The 900RR is the greatest performance bike of all time in my eyes. That, and the Bandit 1200, they stun, amaze, and pre-date anything with as much character and appeal. Sure you can buy a new, EFI, superbike/supersport and you'll get a ton of awesome miles out of them, but when you tell someone you owned a GSXR, R1, ZX, etc. they can relate. When you tell someone you had a 1st gen 900RR, or a steel frame monster wheelie machine like a 96-99 Bandit 1200, people have stories to SHARE with you. ;)



Seriously, my rant is just flapping off at the mouth with too much beer in me. It's Friday, I worked all day, my knuckles are chewed up and my eyes burn from the fumes of welding, I'm worn out and on edge. So take my initial post with a grain of salt, EFI is good, but not great. There is much more to behold in this world of motorcycling when you embrace the lovely sound and feel of carbs. I will never own a EFI bike that I didn't research and know for a fact was either a good solid running setup, or in need of well documented modification to function as intended. But, any and all carb bikes are easily adjusted and readily modified to suit any tuners fancy. :)
 

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Discussion Starter · #8 ·
Wow you kinda single handedly made me feel great about wanting a 900rr! I'm a fan of carbs on performance vehicles over efi. I hate wiring lol



The 900RR is the greatest performance bike of all time in my eyes. That, and the Bandit 1200, they stun, amaze, and pre-date anything with as much character and appeal. Sure you can buy a new, EFI, superbike/supersport and you'll get a ton of awesome miles out of them, but when you tell someone you owned a GSXR, R1, ZX, etc. they can relate. When you tell someone you had a 1st gen 900RR, or a steel frame monster wheelie machine like a 96-99 Bandit 1200, people have stories to SHARE with you.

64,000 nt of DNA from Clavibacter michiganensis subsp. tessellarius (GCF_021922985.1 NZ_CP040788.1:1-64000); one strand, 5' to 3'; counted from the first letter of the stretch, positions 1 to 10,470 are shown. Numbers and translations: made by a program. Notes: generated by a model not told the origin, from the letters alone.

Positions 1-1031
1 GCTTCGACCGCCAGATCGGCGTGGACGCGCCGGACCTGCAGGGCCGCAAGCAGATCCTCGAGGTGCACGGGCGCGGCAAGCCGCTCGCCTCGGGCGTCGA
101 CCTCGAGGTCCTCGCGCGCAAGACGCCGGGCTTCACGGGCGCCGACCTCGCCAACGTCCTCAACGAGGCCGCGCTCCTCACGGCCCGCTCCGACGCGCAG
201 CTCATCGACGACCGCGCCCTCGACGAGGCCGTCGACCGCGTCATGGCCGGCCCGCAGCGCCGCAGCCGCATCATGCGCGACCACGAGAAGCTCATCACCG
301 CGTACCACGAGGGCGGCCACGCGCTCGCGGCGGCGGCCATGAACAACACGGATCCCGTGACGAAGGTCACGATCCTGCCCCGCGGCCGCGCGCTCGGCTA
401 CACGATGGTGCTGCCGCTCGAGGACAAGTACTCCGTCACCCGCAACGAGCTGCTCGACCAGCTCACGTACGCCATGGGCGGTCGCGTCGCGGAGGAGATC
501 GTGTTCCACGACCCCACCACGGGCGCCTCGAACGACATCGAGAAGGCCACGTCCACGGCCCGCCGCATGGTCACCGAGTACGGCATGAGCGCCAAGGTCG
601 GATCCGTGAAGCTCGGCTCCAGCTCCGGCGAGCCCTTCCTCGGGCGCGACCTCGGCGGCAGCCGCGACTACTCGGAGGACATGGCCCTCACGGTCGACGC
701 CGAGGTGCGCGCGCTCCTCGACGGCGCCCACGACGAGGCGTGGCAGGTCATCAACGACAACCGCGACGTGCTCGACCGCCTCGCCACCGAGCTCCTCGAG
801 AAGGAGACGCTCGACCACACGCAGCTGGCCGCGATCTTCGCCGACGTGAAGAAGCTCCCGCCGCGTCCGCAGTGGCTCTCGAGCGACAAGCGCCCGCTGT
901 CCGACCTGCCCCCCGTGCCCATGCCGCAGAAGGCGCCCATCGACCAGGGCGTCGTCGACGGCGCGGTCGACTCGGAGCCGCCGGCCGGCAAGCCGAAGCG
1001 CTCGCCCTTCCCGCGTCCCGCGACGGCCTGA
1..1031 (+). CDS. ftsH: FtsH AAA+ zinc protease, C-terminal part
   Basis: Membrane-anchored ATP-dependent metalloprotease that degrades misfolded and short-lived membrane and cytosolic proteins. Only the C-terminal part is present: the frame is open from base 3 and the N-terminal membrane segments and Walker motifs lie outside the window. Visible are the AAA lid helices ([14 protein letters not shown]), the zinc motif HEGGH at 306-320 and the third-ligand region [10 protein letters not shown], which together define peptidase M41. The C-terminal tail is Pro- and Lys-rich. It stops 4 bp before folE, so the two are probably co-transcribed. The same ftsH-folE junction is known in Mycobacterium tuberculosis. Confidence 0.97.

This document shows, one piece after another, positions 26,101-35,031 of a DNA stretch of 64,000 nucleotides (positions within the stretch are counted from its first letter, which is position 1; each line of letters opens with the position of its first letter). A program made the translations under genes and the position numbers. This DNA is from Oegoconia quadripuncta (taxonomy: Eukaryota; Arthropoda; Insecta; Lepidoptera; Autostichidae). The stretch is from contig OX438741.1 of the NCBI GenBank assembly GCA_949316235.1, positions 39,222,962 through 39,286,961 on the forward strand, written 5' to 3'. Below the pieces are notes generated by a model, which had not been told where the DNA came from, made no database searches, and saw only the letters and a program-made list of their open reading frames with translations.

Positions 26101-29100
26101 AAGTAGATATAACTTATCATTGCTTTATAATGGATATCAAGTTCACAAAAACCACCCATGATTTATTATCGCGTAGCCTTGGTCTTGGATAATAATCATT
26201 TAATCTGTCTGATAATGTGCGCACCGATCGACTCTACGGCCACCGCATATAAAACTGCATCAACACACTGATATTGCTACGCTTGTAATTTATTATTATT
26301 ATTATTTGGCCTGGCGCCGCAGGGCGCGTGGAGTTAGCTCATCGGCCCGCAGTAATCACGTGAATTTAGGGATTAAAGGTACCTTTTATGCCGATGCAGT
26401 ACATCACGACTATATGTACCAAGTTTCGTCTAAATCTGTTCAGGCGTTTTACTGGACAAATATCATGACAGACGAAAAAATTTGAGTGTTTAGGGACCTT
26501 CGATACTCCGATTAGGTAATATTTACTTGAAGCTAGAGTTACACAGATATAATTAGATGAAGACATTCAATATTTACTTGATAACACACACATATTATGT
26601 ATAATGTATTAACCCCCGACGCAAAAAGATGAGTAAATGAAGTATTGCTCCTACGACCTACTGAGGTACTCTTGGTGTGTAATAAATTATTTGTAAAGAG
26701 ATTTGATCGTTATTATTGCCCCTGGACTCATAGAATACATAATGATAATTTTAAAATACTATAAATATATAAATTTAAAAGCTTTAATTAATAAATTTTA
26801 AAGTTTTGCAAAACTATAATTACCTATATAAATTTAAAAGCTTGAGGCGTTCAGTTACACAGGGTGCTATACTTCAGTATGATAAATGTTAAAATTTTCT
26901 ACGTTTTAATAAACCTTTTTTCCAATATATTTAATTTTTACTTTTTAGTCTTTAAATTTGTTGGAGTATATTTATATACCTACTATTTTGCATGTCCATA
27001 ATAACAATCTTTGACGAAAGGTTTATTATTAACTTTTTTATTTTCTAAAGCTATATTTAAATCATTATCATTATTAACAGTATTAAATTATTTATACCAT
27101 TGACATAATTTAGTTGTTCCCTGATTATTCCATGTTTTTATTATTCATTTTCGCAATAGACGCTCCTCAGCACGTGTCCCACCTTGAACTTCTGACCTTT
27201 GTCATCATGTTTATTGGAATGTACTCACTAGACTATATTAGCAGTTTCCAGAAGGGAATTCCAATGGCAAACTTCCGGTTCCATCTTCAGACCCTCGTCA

Seriously, my rant is just flapping off at the mouth with too much beer in me. It's Friday, I worked all day, my knuckles are chewed up and my eyes burn from the fumes of welding, I'm worn out and on edge. So take my initial post with a grain of salt, EFI is good, but not great. There is much more to behold in this world of motorcycling when you embrace the lovely sound and feel of carbs. I will never own a EFI bike that I didn't research and know for a fact was either a good solid running setup, or in need of well documented modification to function as intended. But, any and all carb bikes are easily adjusted and readily modified to suit any tuners fancy.
Oh I understand what your saying. Just gives me hope that carbs are valid option and shouldn't be deciding factor. I had a bandit 1200 behind me today on my way home with my daughter.
 

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Nothing wrong with a carbed bike provided they are maintained and jetted properly. All three of mine have carburetors.